Catcher Stallings loses arbitration case to Marlins

by Daryn Albert - The Miami Marlins, seven months removed from acquiring him from the Pittsburgh Pirates, won out in the salary arbitration case with Jacob Stallings Saturday, and the catcher will earn $2.45 million this season rather than his $3.1 million request.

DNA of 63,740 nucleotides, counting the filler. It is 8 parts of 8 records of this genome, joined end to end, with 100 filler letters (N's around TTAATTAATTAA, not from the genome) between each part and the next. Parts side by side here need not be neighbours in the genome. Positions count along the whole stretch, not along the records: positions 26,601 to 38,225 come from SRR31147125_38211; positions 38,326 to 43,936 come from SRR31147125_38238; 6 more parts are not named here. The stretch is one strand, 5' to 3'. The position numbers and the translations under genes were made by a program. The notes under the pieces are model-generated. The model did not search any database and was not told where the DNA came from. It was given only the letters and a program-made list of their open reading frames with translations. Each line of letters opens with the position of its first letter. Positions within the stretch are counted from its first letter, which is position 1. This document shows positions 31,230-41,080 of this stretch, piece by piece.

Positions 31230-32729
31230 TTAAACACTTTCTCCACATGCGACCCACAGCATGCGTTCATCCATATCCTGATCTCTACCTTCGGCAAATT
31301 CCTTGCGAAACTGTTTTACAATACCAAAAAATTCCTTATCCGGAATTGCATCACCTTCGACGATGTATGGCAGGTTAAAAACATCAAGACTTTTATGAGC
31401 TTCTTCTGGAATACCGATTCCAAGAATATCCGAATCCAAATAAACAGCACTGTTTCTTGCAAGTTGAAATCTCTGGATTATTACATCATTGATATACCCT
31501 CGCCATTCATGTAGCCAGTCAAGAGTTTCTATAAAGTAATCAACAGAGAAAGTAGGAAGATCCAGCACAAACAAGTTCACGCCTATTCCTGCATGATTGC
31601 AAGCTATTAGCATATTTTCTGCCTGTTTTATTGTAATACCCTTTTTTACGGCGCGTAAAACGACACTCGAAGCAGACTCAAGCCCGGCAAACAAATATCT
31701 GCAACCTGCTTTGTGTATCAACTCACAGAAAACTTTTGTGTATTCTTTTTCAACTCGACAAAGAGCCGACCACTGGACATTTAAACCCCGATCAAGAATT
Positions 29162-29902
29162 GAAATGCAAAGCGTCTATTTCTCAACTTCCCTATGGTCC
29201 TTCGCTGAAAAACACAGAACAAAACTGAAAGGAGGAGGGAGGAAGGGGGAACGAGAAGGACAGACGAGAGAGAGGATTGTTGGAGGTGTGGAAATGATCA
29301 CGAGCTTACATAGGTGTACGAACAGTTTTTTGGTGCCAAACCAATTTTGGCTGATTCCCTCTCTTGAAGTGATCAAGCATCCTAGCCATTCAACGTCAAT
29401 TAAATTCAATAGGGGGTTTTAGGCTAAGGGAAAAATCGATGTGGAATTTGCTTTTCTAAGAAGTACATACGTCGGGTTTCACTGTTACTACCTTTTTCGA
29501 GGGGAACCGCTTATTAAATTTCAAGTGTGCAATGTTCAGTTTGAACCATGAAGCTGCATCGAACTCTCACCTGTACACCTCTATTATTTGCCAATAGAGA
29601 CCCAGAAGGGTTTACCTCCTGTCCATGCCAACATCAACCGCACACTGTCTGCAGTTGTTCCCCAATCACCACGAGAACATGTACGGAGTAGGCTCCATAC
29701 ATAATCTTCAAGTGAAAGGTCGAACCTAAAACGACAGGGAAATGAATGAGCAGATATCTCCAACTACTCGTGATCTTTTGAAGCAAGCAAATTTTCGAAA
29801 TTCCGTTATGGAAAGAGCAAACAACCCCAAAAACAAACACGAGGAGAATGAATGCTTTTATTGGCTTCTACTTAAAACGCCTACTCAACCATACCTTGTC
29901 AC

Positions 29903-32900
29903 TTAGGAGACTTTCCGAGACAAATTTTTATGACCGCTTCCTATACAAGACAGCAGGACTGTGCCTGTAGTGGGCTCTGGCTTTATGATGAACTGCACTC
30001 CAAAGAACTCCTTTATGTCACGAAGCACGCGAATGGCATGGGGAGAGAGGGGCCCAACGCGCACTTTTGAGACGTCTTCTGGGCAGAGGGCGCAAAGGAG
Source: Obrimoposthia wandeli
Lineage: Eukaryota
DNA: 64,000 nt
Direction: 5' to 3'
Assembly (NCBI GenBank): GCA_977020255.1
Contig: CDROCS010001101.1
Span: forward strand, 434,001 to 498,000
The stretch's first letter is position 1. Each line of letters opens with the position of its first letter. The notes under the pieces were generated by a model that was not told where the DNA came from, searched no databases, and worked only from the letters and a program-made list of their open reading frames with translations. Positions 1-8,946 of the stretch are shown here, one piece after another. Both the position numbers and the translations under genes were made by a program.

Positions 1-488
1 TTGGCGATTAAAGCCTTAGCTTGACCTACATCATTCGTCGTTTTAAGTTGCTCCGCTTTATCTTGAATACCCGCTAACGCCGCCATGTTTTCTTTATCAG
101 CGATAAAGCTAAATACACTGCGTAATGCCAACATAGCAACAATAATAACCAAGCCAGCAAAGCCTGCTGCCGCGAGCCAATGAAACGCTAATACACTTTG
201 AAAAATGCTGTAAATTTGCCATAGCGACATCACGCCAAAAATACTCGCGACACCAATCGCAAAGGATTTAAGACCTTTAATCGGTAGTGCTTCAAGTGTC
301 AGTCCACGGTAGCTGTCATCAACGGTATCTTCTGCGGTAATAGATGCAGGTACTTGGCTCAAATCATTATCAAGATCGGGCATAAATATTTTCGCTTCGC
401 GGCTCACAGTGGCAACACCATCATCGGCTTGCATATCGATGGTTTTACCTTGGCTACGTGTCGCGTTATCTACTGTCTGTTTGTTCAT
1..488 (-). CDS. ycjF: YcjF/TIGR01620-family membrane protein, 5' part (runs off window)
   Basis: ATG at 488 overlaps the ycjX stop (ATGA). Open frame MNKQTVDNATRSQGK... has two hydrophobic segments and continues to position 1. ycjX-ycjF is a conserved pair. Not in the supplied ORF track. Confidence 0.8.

Miami Marlins win arbitration case filed by Jacob Stallings; veteran catcher set to earn $2.45 million 4:58 PM ET ESPN News Services MIAMI -- The Miami Marlins won out in the salary arbitration case with Jacob Stallings on Saturday, and the veteran catcher will earn $2.45 million this season rather than his $3.1 million request. The decision gave teams a 9-3 advantage with just two cases remaining to be heard next week, involving New York Yankees outfielder Aaron Judge and Atlanta Braves left-hander Max Fried . Richard McNeill, Gary Klendellen and Fredric Horowitz made the decision on Stallings, a day after hearing arguments. Stallings, traded to Miami in December, hit .246 last year for the Pittsburgh Pirates with career bests of eight homers and 53 RBIs, earning $1.3 million. He entered Saturday with a .199 average, two homers and 21 RBIs. Enthused about the offseason trade, Stallings was thrilled to join the Marlins, who were 28-34 before taking on the New York Mets on Saturday. "I never thought that I would be (the centerpiece of a trade), even to this day," Stallings said after the deal. "I've said this before, but I heard Derek Jeter say it I think in his Hall of Fame speech. He said, 'when you're playing, you're really only concerned with keeping a job and getting a job.' And that's really been my focus. Editor's Picks 2 Related "Just trying to keep a job, stay in the big leagues and reach my potential, and just try to get better and be as good as I can be. So that's really my focus and always has been throughout my journey." No statistics or evidence from after March 1 are admissible other than contract and salary comparisons. The timing was set when Major League Baseball and the players' association agreed to the deal that ended the lockout. Losing in earlier decisions were Atlanta outfielder Adam Duvall ($9,275,000), Braves third baseman Austin Riley ($3.95 million), injured Atlanta reliever Luke Jackson ($3.6 million), St. Louis outfielder Tyler O'Neill ($3.4 million), Kansas City infielder Nicky Lopez ($2.55 million), Miami right-hander Pablo Lopez ($2.45 million), Milwaukee right-hander Adrian Houser ($2,425,000) and Cincinnati pitcher Lucas Sims ($1.2 million). Winning were Atlanta shortstop Dansby Swanson ($10 million), Seattle second baseman/outfielder Adam Frazier ($8 million) and Kansas City outfielder Andrew Benintendi ($8.5 million). Arbitration hearings usually are held during the first three weeks of February but were delayed by the lockout. The Associated Press contributed to this report.